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Volkswagen Service & Repair, Westerville OH

The Myth of Expensive Volkswagen Repair

Volkswagens are a beloved car around the entire world. They have a distinct character, good gas mileage, and superior engineering. Be that as it may, what gives many would-be buyers, or even already-owners, pause about their Volkswagen is the concern of expensive Volkswagen repair. Even those of us who don’t own one have most likely heard about the costs of repairing foreign cars, the reason being that all the parts must be imported and therefore cost so much more. The truth is, however, that many of the stories we hear about inflated Volkswagen repair are, well, inflated.

In the past, stories about expensive foreign car repair held a little bit more weight. There was a time – long, long ago – when foreign cars were produced outside the U.S., and domestic cars inside. But this is simply no longer the case. For a car to be a foreign make, 75% of its parts are manufactured outside the U.S. That means that 25% may be manufactured within our own country, eliminating any need for importing the parts and paying for extra shipping and taxes. The likelihood that the part you need to repair your Volkswagen is manufactured right here at home has increased greatly over the years.

While Volkswagen repair, especially if major, may indeed cost you a little bit more than repairing another traditionally “domestic” makes, the difference isn’t so large. Sometimes, the difference is even non-existent. For example, Frugalmechanic.com looked at the average prices for the most common parts replaced in dozens of car makes. The average price for a new air filter in a Volkswagen was $41.17, and a brake disc $56.68. Compare that to a good-old home-grown GMC: air filter $40.75, and brake disc $86.18! Combine these costs with the general better fuel-economy and more reliable engineering of a Volkswagen, and suddenly the prospect of Volkswagen repair or maintenance no longer looks dismal.

One comment

  1. I was wondering whether it was a myth or not, so I questioned my facebook friends.

    The result was 10 or 11 of my friends detailing their horrible experiences with their Volkswagens. The result was an overwhelming no, it’s not a myth. The most positive thing anyone had to say about them was that they can be similar in cost to other vehicles with aftermarket parts. Here’s what their experiences were:

    1. In my experience, which is watching friends with Volkswagons, they’re really reliable for awhile. However, once the first thing breaks, it’s not only really expensive to fix but it sets off this weird chain reaction where you’re having to get it fixed every two months. If you sell it before it hits that point though, you’re good.

    2. (Mechanic at Pep Boys) Newer Volkswagens (within the last 20 years) are the biggest pieces of crap I’ve ever had the displeasure of working on. Thomas was spot on: you buy a brand new one and it seems like peaches and cream for awhile until one thing breaks, then everything starts falling apart and it’s all very expensive. And it’s stupid crap too, like how the thermostat, thermostat housing and water pump all go out at once. Or how beetles have plastic dipstick tubes, which of course is attached to the piping hot metal engine block. Went to check the oil in one and the whole thing snapped right off. Didn’t have one in stock so the customer had to drive home with some oil spilling out. If you get one, get it new and sell it before 50k miles.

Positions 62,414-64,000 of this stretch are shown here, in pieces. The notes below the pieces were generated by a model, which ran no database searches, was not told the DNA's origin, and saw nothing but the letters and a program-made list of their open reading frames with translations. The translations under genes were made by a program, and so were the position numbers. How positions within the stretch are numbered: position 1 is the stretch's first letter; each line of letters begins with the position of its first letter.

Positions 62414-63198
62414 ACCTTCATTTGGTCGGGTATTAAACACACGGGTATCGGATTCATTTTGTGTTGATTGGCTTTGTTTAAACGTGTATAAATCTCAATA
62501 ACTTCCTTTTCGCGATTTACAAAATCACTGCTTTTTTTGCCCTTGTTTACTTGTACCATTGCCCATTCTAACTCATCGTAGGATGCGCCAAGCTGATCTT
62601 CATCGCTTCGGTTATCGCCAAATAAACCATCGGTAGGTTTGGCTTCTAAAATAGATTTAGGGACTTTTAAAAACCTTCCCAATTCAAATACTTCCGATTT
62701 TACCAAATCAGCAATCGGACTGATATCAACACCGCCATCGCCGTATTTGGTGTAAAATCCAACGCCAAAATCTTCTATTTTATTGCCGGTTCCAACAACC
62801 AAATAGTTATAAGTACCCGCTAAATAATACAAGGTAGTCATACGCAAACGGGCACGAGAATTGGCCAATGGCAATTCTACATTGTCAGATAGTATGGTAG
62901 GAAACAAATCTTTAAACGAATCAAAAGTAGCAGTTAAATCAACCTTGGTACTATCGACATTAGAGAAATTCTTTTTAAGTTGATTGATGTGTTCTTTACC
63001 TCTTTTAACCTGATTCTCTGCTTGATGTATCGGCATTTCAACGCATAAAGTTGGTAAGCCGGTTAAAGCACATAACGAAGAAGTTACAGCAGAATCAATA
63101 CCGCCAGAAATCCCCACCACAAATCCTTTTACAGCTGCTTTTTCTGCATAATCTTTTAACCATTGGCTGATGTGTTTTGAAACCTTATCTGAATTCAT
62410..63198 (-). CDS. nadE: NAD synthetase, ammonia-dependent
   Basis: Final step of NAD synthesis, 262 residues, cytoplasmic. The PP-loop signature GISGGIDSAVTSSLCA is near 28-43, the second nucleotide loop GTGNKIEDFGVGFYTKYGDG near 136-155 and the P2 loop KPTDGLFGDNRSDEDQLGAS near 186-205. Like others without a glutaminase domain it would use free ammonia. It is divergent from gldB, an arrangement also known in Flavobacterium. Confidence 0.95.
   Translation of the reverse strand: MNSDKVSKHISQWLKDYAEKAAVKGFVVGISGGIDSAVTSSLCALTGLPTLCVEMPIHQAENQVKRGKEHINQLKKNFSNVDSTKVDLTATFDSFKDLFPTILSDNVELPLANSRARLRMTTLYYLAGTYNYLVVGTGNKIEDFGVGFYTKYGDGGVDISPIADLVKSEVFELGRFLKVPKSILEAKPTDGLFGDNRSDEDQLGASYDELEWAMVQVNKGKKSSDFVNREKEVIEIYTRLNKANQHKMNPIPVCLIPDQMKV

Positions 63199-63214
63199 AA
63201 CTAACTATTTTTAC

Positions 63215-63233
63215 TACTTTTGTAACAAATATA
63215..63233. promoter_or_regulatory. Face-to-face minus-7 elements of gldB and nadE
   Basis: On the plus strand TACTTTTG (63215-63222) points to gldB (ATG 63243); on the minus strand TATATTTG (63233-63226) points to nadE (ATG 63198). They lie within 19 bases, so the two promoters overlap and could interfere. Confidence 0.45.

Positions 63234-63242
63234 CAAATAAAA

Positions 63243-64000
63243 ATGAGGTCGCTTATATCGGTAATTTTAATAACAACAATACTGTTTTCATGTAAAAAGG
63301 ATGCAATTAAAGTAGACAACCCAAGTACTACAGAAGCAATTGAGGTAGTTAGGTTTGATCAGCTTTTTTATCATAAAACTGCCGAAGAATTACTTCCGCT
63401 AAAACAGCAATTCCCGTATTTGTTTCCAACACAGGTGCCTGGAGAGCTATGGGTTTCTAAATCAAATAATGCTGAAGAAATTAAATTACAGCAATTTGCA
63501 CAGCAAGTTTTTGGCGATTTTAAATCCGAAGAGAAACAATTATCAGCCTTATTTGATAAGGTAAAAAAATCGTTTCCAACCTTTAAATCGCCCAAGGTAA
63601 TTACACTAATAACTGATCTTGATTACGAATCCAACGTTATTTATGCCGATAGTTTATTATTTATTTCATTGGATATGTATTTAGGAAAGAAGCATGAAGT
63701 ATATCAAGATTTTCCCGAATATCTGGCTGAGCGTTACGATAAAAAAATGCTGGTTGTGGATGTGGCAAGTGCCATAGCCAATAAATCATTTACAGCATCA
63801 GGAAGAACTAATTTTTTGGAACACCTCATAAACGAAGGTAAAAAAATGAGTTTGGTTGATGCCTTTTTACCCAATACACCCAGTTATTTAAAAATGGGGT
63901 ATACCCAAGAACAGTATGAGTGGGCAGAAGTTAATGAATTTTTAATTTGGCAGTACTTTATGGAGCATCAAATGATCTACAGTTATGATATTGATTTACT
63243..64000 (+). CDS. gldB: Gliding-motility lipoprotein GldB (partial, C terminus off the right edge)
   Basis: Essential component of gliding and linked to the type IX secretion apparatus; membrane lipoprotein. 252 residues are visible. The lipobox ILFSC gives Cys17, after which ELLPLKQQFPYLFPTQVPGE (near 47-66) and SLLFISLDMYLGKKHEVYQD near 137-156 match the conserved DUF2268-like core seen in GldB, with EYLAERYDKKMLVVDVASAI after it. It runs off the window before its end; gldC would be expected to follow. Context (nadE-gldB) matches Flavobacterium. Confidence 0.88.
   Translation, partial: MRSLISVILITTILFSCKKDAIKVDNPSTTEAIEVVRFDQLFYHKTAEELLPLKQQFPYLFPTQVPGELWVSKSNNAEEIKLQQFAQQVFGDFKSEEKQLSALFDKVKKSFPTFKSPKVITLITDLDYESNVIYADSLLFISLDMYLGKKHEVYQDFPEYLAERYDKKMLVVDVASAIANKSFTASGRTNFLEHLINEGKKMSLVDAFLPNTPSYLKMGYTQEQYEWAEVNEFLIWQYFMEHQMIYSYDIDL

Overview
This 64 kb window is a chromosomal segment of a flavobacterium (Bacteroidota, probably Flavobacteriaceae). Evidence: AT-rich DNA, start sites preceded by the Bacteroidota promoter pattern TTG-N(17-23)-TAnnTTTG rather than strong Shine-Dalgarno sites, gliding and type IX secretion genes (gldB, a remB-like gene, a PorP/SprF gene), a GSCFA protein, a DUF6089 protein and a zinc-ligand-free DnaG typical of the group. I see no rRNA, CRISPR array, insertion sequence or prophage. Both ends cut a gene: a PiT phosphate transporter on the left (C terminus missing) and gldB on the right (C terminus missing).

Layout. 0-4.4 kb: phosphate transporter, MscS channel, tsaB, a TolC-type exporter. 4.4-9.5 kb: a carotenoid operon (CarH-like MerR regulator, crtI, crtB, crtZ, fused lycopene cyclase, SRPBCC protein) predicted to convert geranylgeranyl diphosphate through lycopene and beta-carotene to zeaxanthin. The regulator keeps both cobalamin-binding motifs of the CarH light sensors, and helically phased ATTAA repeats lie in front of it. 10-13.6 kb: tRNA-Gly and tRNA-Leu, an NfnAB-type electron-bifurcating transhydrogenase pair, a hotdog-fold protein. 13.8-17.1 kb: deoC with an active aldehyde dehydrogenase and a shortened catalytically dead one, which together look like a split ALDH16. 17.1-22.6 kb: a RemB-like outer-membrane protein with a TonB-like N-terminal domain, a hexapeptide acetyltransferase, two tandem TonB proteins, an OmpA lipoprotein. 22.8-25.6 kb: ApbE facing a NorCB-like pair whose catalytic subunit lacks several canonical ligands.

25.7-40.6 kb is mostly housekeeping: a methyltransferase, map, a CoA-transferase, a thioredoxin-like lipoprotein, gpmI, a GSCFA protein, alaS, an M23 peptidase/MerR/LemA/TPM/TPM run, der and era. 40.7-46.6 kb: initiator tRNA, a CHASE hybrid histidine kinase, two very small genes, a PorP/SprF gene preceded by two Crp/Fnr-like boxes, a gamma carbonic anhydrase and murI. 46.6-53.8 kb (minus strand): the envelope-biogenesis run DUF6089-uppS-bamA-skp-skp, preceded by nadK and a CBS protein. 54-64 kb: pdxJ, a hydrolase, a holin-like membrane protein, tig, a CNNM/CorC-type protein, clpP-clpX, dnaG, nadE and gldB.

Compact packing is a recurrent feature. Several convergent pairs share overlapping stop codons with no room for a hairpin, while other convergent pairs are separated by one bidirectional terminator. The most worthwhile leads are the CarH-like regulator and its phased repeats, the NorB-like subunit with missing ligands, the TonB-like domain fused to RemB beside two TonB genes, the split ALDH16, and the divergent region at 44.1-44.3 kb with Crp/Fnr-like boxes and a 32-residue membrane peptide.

3. I have had a terrible experience with my VW2009 Jetta

    4. My aunt had one for like 3 years and I always thought it was a really nice car. Then at like 60k miles the transmission blew up. She bought an accord and has had that for 5 years

    5. I had a 2002 VW Jetta 1.8T. I bought it used with only 50,000 on it and had it until it hit 110,000 miles. I replaced the entire cooling system, twice. Replaced the rear axle and the front suspension. It seems like it was always leaking oil and I had an unfixable emissions leak. I finally sold it for parts last year when all of the transmission coils went out (I had to start the car in 3rd gear). Needless to say, I’ll never own another VW again. I bought a 2001 Honda CRV and I love it.

    6. Wife had a 2010 Jetta Wagen. This week she took it to the dealer for a 60,000 mile check and came home with a new Jetta Wagen TDI. Her first one had some weird things go wrong with it when it was still under warranty; had to replace the driveshaft at about 18,000 miles I think. Also, when I take it to Firestone for the oil change, they can’t reset the computer to tell it the oil change was done, so she has the car telling her to change the oil continuously.

    7. We have had a touareg for 6 years or so. Bought it used. I will never buy another VW.

    8. We had a passat station wagon. It was a great car to drive. It held up well but was falling apart by the time we got rid of it at about 120k but our kids a tough on cars.

    9. Bob’s son’s Passat’s very expensive transmission went out after 6 years.

    10. The guy I was carpooling had multiple problems with his Passat that were expensive to fix within just a few months. He ended up getting a Civic just recently.

    11. Many repair shops near us won’t work on them. We always had to take our Jetta to the dealer where I felt like I was getting ripped off. I was glad to see mine go. We buy Honda now